Thank you!

  3. Your list for the community is all programs and events … some of the congregational care items – such as “fellowship events, social events, visitation, counseling, attending meetings … ministry of presence” – could take place with persons who are unchurched and thereby become “community engagement” activities. Pastors and laity of all size churches have these skills, but could just look outside the walls and find plenty of people to interact with; for the really small church, however, this might be the opportunity for them. .

  4. I am a retired military pilot. In aviation, we would call a 40-plus year track record of steady decline in membership a “death spiral.” In my opinion, Dan’s illustration of the real division of pastoral time depicts exactly how we have gotten there. I deal in the area of disaster preparedness, in which there is a growing realization that congregations that are not connected in their community are becoming increasingly irrelevant in that community. We call our renewed emphasis in establishing or renewing community engagement “connecting neighbors.” I believe congregations and pastors that are not shifting to the “Ideal Division” model, and engaging laity in those efforts, most-likely will no longer exist in the next 10-15 years.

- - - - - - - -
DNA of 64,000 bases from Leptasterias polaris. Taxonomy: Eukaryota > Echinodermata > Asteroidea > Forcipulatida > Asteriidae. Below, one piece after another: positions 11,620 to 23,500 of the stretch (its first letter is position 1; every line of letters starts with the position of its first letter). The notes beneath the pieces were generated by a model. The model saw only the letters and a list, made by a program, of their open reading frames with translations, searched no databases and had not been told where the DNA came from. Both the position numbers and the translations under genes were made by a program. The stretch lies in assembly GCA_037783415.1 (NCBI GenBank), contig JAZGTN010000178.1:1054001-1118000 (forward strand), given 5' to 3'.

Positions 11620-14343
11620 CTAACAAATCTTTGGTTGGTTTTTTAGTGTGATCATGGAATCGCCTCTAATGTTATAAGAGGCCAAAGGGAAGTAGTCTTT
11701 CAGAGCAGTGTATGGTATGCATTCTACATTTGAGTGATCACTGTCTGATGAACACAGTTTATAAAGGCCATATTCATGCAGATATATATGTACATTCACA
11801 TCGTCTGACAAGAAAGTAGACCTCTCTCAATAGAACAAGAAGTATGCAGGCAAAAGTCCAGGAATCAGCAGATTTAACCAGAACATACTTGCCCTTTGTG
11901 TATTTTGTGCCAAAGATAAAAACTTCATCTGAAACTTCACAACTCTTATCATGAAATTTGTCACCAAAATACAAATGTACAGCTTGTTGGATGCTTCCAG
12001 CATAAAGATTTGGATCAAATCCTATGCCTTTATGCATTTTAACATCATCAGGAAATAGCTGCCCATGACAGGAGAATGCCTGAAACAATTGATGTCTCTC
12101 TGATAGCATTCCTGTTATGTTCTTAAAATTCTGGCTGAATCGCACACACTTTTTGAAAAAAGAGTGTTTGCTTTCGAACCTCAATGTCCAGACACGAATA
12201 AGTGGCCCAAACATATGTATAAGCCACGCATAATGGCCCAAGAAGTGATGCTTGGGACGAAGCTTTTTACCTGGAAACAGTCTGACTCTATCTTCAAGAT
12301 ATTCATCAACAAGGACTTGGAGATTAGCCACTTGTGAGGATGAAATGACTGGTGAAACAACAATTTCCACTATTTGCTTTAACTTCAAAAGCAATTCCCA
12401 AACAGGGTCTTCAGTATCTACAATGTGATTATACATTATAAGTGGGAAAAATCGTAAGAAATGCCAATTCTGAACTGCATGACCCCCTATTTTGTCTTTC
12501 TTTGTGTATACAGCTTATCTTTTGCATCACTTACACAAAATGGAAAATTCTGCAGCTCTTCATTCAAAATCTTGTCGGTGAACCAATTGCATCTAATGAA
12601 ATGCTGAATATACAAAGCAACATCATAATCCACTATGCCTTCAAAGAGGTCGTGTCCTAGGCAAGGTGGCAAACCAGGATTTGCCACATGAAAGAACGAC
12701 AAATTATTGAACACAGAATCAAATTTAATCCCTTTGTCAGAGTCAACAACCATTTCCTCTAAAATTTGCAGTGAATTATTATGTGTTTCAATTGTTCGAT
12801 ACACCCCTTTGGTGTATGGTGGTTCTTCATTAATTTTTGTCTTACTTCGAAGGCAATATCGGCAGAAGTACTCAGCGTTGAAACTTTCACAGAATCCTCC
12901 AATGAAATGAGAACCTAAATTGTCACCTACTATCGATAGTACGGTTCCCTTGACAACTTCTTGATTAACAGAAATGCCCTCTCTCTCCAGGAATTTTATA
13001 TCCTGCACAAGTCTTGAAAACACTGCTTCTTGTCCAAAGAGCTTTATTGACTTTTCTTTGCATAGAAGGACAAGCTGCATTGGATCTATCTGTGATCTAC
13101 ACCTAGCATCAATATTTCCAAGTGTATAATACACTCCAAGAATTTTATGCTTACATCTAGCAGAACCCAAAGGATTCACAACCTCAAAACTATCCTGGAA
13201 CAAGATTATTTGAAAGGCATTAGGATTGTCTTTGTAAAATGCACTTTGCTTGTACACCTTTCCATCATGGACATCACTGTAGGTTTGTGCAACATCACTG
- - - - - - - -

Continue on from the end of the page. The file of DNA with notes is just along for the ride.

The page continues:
5. Sadly, the “Real” division of time – which reflects the “you are paid to take care of us” mindset – is what many members want and most pastors give. Surely this is a significant factor in the 40+ year decline of many denominations. How refreshing it would be to arrive in a new appointment and have the members say “We can take care of ourselves pastor, you go get to know the community and help us find new places to be in ministry. See you on Sunday.” Add “and a couple of us would be glad to go with you if needed” and you can be sure you have landed just this side of heaven. Imagine! Though in fairness to the laity, there are just as many clergy who would never get out of the office and actually do it. Thanks Dan – a truly vital bit of wisdom.